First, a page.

Let’s say that you want to implement a new feature into an existing use case in Namecoin. For example, maybe you wish the
id/ spec had some extra fields. You have three options:
- Talk to the other Namecoin developers and propose a change to the spec. This is what we generally recommend, although we realize that in some cases this may be difficult if your project is confidential prior to launch.
- Add a custom field to an existing namespace spec. As long as your new field has a name which isn’t likely to collide with other use cases, this is pretty much harmless (although we’d love it if you talked to us). Even if you’re refactoring existing features, it is likely that software following the existing spec will ignore your extra fields, and you can ignore the preexisting spec’s fields. This means that the two schemes can co-exist pretty much peacefully.
- Make a new namespace for your specific fields, and disregard the existing namespace. This is harmful; there is almost never a good reason to do this.
u/ Namespace: Exactly How Not to Approach the Problem
As far as we can tell, a for-profit company (whom we won’t name here) decided to start offering identity products using the Namecoin blockchain. They didn’t like the structure of the
id/ spec. So, did they talk to us? Nope, we never heard of their product until after it launched (we first noticed their product because of a bunch of nonstandard names showing up in the blockchain). Did they add some custom fields to
id/? Nope, they instead did the worst possible thing as listed above: they made their own namespace (
u/) with identical use cases as the pre-existing
The Squatting Argument Revisited
While we’ve had difficulty reaching the team behind
u/ for an official statement, we are under the impression that one of their stated rationales for creating a new namespace was that
id/ was allegedly squatted too much. This is a quite strange claim. Creating a new namespace every time an existing namespace is heavily squatted will disrupt legitimate users of the existing namespace much more than it will disrupt squatters, even if a lot of the existing names are squatted. It also is an inherently cyclic process, since squatters can grab a new namespace just as fast as the old namespace. The correct way to disincentivise squatting (to the extent that it is a problem) is with changes to Namecoin’s fee structure.
A “More Structured” Spec
Another commonly cited “advantage” of
u/ is that its JSON structure is allegedly better organized than that of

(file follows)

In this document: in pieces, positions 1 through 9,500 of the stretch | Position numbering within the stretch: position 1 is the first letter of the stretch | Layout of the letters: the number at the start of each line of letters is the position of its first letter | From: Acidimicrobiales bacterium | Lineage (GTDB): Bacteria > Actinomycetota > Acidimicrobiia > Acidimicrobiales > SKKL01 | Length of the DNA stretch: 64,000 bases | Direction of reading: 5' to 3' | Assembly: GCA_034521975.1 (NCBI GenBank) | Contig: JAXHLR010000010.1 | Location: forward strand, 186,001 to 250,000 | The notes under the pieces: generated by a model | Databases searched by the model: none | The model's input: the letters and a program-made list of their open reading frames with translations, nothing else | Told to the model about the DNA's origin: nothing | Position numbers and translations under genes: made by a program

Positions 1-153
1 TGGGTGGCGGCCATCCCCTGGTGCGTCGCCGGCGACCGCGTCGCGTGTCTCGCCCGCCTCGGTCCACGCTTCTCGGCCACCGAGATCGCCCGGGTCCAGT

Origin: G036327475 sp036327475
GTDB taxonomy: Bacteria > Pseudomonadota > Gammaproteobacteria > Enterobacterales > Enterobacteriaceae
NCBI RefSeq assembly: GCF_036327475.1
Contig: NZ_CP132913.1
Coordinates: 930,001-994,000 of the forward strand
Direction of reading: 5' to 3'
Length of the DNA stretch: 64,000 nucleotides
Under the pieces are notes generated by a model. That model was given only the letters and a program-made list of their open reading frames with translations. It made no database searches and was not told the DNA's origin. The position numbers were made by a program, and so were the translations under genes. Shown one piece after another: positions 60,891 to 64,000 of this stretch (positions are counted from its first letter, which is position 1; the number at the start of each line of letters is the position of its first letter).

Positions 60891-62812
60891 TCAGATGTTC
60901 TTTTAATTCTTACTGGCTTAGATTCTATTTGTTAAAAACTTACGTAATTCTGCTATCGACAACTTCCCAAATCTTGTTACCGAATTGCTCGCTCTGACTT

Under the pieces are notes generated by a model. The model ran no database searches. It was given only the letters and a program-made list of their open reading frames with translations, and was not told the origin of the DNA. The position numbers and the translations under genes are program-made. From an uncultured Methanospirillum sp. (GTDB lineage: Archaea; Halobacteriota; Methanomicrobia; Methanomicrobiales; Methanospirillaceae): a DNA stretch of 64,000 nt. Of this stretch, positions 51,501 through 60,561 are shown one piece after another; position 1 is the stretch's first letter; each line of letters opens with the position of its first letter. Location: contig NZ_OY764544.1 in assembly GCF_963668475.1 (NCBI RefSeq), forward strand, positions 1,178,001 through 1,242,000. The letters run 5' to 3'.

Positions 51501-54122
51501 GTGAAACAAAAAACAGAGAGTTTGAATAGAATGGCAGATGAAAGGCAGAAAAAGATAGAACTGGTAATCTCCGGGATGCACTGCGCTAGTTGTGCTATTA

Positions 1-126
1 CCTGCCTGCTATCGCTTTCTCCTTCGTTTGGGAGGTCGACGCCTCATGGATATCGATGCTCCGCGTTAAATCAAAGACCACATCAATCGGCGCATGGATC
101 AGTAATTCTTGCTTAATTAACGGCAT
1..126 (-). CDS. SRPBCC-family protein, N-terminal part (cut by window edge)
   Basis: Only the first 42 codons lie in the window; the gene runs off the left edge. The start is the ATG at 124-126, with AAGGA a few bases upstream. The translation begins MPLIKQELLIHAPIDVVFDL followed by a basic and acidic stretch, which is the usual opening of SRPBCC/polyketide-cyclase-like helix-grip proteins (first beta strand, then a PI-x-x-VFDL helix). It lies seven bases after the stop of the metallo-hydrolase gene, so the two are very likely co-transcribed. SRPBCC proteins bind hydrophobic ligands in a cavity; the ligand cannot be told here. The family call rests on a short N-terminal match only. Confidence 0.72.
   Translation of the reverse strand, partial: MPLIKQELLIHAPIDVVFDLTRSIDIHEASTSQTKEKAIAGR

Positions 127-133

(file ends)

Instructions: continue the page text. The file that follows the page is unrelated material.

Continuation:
id/. This is not an adequate reason to start a new namespace. Even if the
u/ team didn’t want to directly work with us, they could have simply used their incompatible spec with the
id/ namespace, and everything would have worked just fine. End users who wanted to use both specs would have been subject to the slight annoyance of having to enter duplicate fields in their existing names, but this would be infinitely better than needing a new name.
Several people have commented that because Namecoin is decentralized, or because it’s a general-purpose naming system, that it’s completely acceptable to create new namespaces without regard for the consequences. There is a fundamental difference between centralization and interoperability. Centralization would mean that an authority is dictating which names can and cannot be created; this would be extremely bad for end users. Interoperability means that the developer community is voluntarily standardizing on practices that allow everything to work together with minimal disruption; this directly benefits end users. We are for interoperability, not centralization. The ability to create new namespaces is primarily available for creating new applications. Of course, the blockchain validation math doesn’t care if two namespaces are used for similar things. This doesn’t mean it’s a good idea, or that people should be doing it on a regular basis.
Where From Here?
u/ team has gotten themselves into a potentially bad situation, since now if they wish to move to
id/, they’ll have to race against squatters: precisely the reason why we don’t recommend changing namespaces in the first place. We have limited sympathy for this predicament, since this could have easily been averted had they not created
u/ in the first place. This has resulted in unnecessary trouble for end users, and we hope that a good resolution can be found.